Managing the temperatures of the various components of a spacecraft, so they remain within the temperature range in which they have been tested on Earth, is the task of the spacecraft’s thermal control system. While we generally think of space as being very cold, spacecraft are exposed to extremes of temperature, from extremely hot on the sunward side to extremely cold on the shadow side or in the outer solar system. In addition, heat generated by electronic components inside the spacecraft can warm components unacceptably unless any excess heat is transported to a cooler part of the spacecraft or to a radiator that will reject it to space.
|Space Technology 5 is another New Millennium Program mission that pushes the technology of spacecraft miniaturization. Designing a low-mass, low-power thermal control system for these three tiny spacecraft has been a challenge for thermal engineers.
The usual approach to thermal control is to connect the components that generate heat to a radiator that conducts the waste heat to space, while warming colder components with electric heaters. More mass is often added to various components solely to enhance their properties of heat conduction. The thermal control system is usually 4 to 6% of the mass of the spacecraft. These approaches are not suitable for smaller, more efficient spacecraft because they do not make efficient use of power resources and they do put constraints on the locations of individual components within the spacecraft.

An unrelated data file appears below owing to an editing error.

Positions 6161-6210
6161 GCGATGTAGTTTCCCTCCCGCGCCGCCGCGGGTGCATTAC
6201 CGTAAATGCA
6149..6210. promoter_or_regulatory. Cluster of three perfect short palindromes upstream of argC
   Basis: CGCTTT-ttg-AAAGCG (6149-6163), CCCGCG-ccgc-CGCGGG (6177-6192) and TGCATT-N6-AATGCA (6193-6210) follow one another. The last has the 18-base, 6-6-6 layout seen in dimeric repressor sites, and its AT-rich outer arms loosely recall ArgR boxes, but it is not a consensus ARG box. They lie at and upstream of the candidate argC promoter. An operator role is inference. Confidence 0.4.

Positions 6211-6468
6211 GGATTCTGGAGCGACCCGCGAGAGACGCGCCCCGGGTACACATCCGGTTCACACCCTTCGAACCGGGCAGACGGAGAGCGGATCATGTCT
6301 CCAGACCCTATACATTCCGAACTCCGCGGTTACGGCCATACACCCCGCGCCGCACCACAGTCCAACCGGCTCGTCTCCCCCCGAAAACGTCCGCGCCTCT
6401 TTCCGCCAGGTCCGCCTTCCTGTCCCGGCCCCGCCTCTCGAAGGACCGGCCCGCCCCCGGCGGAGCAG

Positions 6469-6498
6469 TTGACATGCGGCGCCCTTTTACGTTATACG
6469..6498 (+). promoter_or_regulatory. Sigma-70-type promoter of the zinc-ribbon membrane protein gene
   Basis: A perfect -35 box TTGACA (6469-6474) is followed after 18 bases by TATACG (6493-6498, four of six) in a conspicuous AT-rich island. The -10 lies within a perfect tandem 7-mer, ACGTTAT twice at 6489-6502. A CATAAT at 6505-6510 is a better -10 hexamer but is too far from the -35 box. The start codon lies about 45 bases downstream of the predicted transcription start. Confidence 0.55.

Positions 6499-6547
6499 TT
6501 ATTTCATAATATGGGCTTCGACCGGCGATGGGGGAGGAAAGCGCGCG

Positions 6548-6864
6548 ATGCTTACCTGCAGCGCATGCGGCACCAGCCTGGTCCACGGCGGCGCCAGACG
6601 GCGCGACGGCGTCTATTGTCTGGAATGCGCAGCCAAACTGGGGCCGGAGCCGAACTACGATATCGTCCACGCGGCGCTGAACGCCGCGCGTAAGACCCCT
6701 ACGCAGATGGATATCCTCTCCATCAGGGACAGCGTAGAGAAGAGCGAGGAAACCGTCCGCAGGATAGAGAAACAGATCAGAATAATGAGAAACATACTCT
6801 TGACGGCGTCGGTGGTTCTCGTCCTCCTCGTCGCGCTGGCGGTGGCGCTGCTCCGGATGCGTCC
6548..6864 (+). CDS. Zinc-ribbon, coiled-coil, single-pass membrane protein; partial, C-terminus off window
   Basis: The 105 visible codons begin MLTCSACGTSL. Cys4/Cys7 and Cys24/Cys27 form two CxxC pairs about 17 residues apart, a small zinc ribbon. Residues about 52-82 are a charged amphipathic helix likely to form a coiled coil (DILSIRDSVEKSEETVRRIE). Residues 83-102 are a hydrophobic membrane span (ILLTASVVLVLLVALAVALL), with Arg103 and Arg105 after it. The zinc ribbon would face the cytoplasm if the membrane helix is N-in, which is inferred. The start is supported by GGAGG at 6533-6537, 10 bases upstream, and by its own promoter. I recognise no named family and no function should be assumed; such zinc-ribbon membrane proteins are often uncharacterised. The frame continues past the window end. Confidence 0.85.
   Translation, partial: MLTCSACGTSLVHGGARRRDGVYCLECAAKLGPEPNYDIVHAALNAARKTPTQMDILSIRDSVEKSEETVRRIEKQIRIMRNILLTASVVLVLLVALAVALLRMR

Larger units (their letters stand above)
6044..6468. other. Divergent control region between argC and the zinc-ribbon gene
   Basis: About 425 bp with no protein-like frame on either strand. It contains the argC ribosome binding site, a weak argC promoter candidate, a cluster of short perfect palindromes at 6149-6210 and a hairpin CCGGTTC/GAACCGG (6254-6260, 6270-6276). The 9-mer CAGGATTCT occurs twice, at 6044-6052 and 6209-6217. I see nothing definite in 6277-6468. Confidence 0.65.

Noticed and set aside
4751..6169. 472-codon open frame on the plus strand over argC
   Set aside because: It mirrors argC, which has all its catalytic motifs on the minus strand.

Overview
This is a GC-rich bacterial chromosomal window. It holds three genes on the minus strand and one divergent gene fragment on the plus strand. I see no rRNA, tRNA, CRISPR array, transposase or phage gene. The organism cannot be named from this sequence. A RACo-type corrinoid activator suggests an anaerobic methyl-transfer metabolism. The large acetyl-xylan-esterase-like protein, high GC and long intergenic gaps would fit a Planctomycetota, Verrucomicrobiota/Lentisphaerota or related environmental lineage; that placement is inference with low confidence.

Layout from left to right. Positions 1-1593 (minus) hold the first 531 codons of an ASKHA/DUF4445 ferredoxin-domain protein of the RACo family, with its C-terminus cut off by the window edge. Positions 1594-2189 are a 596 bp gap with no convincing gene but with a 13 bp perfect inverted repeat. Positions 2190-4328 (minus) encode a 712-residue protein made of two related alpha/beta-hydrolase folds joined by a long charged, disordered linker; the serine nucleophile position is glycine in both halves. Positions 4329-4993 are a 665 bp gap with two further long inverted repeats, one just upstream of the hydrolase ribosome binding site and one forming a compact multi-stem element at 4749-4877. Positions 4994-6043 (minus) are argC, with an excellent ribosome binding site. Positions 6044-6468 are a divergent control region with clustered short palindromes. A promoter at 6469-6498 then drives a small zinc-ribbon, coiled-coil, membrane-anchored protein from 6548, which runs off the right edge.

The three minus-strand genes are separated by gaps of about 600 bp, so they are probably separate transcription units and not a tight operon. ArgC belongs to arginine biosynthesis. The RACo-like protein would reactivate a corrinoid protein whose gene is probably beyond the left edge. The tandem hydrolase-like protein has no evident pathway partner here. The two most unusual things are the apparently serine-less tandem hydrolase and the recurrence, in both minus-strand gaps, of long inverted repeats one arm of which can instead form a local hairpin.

The need for mass savings becomes ever more critical as spacecraft shrink to accommodate smaller and more efficient payloads. There is a critical need for advanced thermal control technology that would both accommodate the low mass, low power, and compactness necessary for future spacecraft and help achieve these goals by improving the efficiency with which the spacecraft manages its own heat. The new technology provided by the ST8 Thermal Loop will not only save mass, but it will also allow greater design flexibility in deciding where components are placed. It will also reduce—if not eliminate—the need for supplemental electrical heaters.
The thermal control system to be validated on ST8 is called a "Thermal Loop." It is a technology advance that will provide the improved efficiency in thermal control that will help spacecraft be lighter and use less power for managing spacecraft temperatures.